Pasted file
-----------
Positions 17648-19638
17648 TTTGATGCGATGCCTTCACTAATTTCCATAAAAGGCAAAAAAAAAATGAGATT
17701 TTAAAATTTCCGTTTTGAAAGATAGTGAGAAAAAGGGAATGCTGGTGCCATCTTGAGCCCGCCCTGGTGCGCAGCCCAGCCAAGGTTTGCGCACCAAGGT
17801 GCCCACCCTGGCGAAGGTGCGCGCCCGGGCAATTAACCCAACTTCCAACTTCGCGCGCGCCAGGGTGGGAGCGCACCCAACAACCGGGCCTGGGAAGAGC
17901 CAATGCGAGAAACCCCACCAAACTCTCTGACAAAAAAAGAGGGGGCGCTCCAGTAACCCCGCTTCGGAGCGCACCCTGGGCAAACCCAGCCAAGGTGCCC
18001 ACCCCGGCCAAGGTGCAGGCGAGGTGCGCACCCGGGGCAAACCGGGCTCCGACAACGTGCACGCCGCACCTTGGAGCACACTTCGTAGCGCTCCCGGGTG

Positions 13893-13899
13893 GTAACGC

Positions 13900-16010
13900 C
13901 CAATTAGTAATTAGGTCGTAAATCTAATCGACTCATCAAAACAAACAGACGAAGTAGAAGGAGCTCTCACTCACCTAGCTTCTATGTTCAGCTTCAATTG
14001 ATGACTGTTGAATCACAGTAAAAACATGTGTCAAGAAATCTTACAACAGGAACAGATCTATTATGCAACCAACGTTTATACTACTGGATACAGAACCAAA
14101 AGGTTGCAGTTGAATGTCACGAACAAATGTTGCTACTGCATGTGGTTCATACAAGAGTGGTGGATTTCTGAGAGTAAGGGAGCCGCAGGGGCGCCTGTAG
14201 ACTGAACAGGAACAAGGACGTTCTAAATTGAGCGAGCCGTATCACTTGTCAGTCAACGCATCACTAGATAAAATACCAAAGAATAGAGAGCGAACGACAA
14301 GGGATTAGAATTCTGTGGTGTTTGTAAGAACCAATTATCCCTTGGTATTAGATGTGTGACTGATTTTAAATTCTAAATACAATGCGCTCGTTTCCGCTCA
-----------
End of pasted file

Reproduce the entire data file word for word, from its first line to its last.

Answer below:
Positions 17648-19638
17648 TTTGATGCGATGCCTTCACTAATTTCCATAAAAGGCAAAAAAAAAATGAGATT
17701 TTAAAATTTCCGTTTTGAAAGATAGTGAGAAAAAGGGAATGCTGGTGCCATCTTGAGCCCGCCCTGGTGCGCAGCCCAGCCAAGGTTTGCGCACCAAGGT
17801 GCCCACCCTGGCGAAGGTGCGCGCCCGGGCAATTAACCCAACTTCCAACTTCGCGCGCGCCAGGGTGGGAGCGCACCCAACAACCGGGCCTGGGAAGAGC
17901 CAATGCGAGAAACCCCACCAAACTCTCTGACAAAAAAAGAGGGGGCGCTCCAGTAACCCCGCTTCGGAGCGCACCCTGGGCAAACCCAGCCAAGGTGCCC
18001 ACCCCGGCCAAGGTGCAGGCGAGGTGCGCACCCGGGGCAAACCGGGCTCCGACAACGTGCACGCCGCACCTTGGAGCACACTTCGTAGCGCTCCCGGGTG

Positions 13893-13899
13893 GTAACGC

Positions 13900-16010
13900 C
13901 CAATTAGTAATTAGGTCGTAAATCTAATCGACTCATCAAAACAAACAGACGAAGTAGAAGGAGCTCTCACTCACCTAGCTTCTATGTTCAGCTTCAATTG
14001 ATGACTGTTGAATCACAGTAAAAACATGTGTCAAGAAATCTTACAACAGGAACAGATCTATTATGCAACCAACGTTTATACTACTGGATACAGAACCAAA
14101 AGGTTGCAGTTGAATGTCACGAACAAATGTTGCTACTGCATGTGGTTCATACAAGAGTGGTGGATTTCTGAGAGTAAGGGAGCCGCAGGGGCGCCTGTAG
14201 ACTGAACAGGAACAAGGACGTTCTAAATTGAGCGAGCCGTATCACTTGTCAGTCAACGCATCACTAGATAAAATACCAAAGAATAGAGAGCGAACGACAA
14301 GGGATTAGAATTCTGTGGTGTTTGTAAGAACCAATTATCCCTTGGTATTAGATGTGTGACTGATTTTAAATTCTAAATACAATGCGCTCGTTTCCGCTCA